Give the photographer a list of the areas to be shot and explain to him what you are trying to communicate and enhance. Good photographers know a mind jedi trick or two, but it’s unlikely that they can read your mind. Talking to the photographer will help him decide the style to be used, the time of the day to shoot and so on.

Make sure to schedule the photo session with the due care. Try to maximize the time the photographer spends on your hotel to get the best out of the shooting. And, ça va sans dire, avoid high season sessions.

3. THE 15/15 THEORY
Prepare the rooms and all the areas to shoot meticulously. Get rid of everything that can disturb the photographer and take care of all details by physically hiding or removing room imperfections. A simple 15-second action such as hiding an electric cable can save up to 15 minutes on Photoshop. As the photographer will bill you not only for the shooting, but for the post-production editing as well, try to avoid wastes of time (and money).

Be with the photographer during the shooting or make sure that he has someone from the hotel staff with him for the whole duration of the photo shoot. This is crucial as the photographer may be facing unexpected problems (broken lightbulb, stained carpet) that need to be solved on the spot. Moreover, by having you or somebody from your team around, the photographer will be able to understand better your needs, preferences and personal tastes.

A former client once called me with this revolutionary idea to increase his direct booking: "I will upload the worst photos on Booking.com and the best ones on my official website, so clients will book there and I’ll save a ton of commissions." Brand consistency is the new SEO, so make sure that your images reflect your (current) brand. If you launched a new room type and the photographer who made the original shots 10 years ago is unavailable, it could be a good idea to re-shoot the whole hotel instead of creating a Frankenstein-ish gallery made of five different photo shoots. "High quality photographs can make a huge difference to users deciding to book you or a competitor. Images can express the uniqueness and the atmosphere of a property when text and words can’t." – Andrea Spalletti, owner at Villa Spalletti Trivelli, Rome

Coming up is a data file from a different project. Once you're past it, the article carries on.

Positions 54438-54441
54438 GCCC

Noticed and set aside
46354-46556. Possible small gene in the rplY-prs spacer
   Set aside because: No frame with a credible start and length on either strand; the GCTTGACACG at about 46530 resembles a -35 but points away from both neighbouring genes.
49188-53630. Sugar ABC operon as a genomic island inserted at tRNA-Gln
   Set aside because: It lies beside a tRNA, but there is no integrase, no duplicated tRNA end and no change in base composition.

No matter the angle, the bed pillow on your website always looks like a deflated balloon? You’re not alone. Hotel photographers usually stuff two pillows together in one case to give it that comfy look.

Flowers are the perfect way to lighten a gloomy room up, but baroque floral bouquets are only good for first dates, not for hotel rooms. When in doubt, choose a simple orchid and a modern vase.

Get rid of all not-strictly-necessary equipment and furniture. There's no need to show remote controllers, trash bins or hotel brochures in a photo. Avoid the clutter at all costs.

I don't know about you, but I'd take Carlo Rambaldi's SFX over modern CGI in a heartbeat. Want to save hours of post-production and get that 80's analog vibe in your photos? Use duct tape on the back side of the curtains to make them look straight (and thank me later).

When shooting the bathroom, avoid getting the bowls in the frame. They never look good.